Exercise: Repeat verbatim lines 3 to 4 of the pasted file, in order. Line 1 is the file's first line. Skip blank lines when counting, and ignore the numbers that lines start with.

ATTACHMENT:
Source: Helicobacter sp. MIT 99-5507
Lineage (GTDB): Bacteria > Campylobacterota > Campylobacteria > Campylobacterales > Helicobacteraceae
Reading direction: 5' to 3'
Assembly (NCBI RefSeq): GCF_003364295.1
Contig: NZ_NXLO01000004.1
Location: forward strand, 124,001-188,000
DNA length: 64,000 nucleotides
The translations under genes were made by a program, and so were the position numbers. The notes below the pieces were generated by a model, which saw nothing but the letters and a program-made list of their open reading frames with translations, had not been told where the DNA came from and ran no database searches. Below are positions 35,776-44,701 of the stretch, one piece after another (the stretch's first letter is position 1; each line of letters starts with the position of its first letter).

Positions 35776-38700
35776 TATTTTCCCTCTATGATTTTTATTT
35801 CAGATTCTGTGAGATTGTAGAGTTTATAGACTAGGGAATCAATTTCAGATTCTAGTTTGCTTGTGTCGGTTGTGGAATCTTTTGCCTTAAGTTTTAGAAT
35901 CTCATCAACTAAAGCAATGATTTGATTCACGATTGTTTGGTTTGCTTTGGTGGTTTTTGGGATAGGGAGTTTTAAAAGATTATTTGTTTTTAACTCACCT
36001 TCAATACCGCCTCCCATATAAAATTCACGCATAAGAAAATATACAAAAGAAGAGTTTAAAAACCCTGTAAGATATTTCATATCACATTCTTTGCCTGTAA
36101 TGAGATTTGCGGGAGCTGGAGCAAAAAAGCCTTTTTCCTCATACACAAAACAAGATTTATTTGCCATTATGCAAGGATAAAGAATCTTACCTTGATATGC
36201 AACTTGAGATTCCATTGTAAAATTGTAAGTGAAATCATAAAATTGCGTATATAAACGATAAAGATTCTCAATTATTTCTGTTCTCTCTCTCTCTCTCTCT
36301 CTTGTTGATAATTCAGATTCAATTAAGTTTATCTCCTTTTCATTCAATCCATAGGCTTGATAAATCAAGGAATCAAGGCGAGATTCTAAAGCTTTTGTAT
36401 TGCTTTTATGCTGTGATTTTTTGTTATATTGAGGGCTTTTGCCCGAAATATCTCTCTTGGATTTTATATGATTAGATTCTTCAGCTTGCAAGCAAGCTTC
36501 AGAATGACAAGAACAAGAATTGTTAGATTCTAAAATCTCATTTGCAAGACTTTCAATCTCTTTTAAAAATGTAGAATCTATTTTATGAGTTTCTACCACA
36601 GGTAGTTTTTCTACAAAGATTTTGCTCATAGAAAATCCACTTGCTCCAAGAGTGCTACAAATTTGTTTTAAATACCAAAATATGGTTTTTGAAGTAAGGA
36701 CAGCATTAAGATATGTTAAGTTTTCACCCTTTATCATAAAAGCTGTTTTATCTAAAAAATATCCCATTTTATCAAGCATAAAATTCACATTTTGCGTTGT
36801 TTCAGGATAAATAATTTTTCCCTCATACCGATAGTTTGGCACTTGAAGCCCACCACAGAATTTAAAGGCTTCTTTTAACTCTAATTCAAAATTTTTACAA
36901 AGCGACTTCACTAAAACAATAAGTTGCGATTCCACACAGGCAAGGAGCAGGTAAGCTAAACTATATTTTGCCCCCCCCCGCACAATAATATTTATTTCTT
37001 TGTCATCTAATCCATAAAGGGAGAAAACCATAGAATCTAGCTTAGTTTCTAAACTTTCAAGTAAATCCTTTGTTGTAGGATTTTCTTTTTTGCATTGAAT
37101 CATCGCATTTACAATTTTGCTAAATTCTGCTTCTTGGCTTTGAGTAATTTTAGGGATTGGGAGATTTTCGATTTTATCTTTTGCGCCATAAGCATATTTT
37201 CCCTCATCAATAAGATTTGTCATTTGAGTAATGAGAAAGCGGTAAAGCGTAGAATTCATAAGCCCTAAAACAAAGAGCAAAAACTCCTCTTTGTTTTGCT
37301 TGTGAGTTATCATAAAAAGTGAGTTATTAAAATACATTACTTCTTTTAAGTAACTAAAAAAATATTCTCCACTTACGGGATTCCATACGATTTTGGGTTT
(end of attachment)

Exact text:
Reading direction: 5' to 3'
Assembly (NCBI RefSeq): GCF_003364295.1